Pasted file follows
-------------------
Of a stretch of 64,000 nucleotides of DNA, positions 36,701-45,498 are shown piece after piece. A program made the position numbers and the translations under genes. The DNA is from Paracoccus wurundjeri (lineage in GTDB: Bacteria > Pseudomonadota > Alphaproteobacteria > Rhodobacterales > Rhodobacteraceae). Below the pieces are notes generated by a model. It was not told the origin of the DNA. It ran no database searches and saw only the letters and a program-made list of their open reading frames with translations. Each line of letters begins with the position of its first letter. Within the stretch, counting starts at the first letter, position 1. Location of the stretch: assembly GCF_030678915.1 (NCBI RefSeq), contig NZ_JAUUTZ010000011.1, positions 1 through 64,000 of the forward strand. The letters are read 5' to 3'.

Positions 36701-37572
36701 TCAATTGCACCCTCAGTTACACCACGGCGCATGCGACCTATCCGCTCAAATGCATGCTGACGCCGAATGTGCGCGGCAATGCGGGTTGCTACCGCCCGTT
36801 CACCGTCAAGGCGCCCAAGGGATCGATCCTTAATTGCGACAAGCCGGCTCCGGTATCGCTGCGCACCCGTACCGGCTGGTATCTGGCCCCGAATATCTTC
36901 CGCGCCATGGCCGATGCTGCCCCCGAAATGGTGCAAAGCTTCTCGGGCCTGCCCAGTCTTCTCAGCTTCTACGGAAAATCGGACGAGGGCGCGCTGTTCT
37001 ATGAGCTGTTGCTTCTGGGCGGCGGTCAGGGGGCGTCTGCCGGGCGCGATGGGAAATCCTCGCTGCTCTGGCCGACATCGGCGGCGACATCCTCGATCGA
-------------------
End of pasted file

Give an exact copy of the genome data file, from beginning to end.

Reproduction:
Of a stretch of 64,000 nucleotides of DNA, positions 36,701-45,498 are shown piece after piece. A program made the position numbers and the translations under genes. The DNA is from Paracoccus wurundjeri (lineage in GTDB: Bacteria > Pseudomonadota > Alphaproteobacteria > Rhodobacterales > Rhodobacteraceae). Below the pieces are notes generated by a model. It was not told the origin of the DNA. It ran no database searches and saw only the letters and a program-made list of their open reading frames with translations. Each line of letters begins with the position of its first letter. Within the stretch, counting starts at the first letter, position 1. Location of the stretch: assembly GCF_030678915.1 (NCBI RefSeq), contig NZ_JAUUTZ010000011.1, positions 1 through 64,000 of the forward strand. The letters are read 5' to 3'.

Positions 36701-37572
36701 TCAATTGCACCCTCAGTTACACCACGGCGCATGCGACCTATCCGCTCAAATGCATGCTGACGCCGAATGTGCGCGGCAATGCGGGTTGCTACCGCCCGTT
36801 CACCGTCAAGGCGCCCAAGGGATCGATCCTTAATTGCGACAAGCCGGCTCCGGTATCGCTGCGCACCCGTACCGGCTGGTATCTGGCCCCGAATATCTTC
36901 CGCGCCATGGCCGATGCTGCCCCCGAAATGGTGCAAAGCTTCTCGGGCCTGCCCAGTCTTCTCAGCTTCTACGGAAAATCGGACGAGGGCGCGCTGTTCT
37001 ATGAGCTGTTGCTTCTGGGCGGCGGTCAGGGGGCGTCTGCCGGGCGCGATGGGAAATCCTCGCTGCTCTGGCCGACATCGGCGGCGACATCCTCGATCGA